Option Years: These are the out-year options for the continuation of work on awarded contracts. Option years are often not yet exercised and funded. Because their probability of issuance may be less than 100%, they can be assigned an individual pWin for inclusion in the waterfall. 

Recompetes: These are projections of new business that you expect to be awarded based on the recompetition of active contracts. As the incumbent, your firm may have a high probability of winning these recompetes because you have the advantage of past performance qualifications. 

  • New business: These are the awards you anticipate you can bring in over a given timeline. They are not a result of recompetes of active contracts. New business consists of several elements:
    • Your identified pipeline, which contains the business you expect to be awarded from your current bid and proposal pipeline.
      1. Follow-on business – Follow-on occurs when there is an expectation that existing clients will continue to expand and fund more work with or without a formal solicitation. 
      2. Pipeline—The contracts that you intend to pursue in the future—also represents part of your growth opportunities.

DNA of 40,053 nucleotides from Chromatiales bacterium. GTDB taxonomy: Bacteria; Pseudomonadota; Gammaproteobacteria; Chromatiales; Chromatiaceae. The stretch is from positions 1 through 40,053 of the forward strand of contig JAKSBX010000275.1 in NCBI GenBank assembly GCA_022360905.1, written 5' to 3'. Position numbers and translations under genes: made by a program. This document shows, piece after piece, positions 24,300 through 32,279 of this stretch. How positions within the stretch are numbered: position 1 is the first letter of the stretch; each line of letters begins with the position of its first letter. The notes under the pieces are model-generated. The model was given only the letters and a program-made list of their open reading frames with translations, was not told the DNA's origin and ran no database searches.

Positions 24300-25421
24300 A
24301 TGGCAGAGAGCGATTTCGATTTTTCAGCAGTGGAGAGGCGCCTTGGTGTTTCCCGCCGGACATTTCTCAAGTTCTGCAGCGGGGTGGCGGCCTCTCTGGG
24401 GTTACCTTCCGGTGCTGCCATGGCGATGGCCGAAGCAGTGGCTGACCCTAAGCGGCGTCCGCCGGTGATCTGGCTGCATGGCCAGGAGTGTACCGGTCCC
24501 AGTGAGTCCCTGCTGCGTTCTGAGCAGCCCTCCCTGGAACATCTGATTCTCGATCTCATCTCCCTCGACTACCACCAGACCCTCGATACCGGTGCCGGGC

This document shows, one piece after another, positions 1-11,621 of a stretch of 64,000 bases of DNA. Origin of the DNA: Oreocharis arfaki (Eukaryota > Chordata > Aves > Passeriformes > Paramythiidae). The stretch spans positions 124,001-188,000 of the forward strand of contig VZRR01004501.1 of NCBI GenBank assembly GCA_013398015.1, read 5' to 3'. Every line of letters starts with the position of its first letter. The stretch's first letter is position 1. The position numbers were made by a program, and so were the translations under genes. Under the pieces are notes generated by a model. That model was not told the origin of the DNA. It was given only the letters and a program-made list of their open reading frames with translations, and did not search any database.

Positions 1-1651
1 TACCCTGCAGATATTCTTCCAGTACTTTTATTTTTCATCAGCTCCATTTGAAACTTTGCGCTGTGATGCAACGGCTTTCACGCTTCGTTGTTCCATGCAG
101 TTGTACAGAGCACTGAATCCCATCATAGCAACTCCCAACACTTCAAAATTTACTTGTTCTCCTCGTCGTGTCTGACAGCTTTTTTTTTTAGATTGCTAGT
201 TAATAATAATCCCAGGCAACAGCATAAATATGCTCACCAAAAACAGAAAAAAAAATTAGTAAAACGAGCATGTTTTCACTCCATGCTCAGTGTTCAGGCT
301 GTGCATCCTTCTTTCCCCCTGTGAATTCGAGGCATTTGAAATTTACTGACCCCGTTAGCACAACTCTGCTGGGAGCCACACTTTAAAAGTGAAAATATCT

• Prime or Subcontract – Identifies whether your company is the Prime or Sub on contracted work. 
  • Type – Identifies whether the contract is unrestricted or full and open (F&O), small business, 8(a), or other relevant set-aside designations. 
  • Fee Type – Specifies the contract type, such as cost plus (CPFF, CPAF), time and material (T&M), or Fixed Price (FP). 
  • Customer – Names the agency supported by the contract. If it is a subcontract, the customer may include the Prime’s name along with the agency supported. 

Start and End Dates – Sync with the time-phased numbers in the chart. If contract work has just begun, there may be a ramp-up. This category can also help to assess the impact of any delays. 

Download our downloadable Contact Waterfall PDF to see a sample of a waterfall report with one year of detail for a multi-year time horizon. A waterfall report works with your backlog report and your pipeline. It will show how your active backlog will be used and when new business is estimated.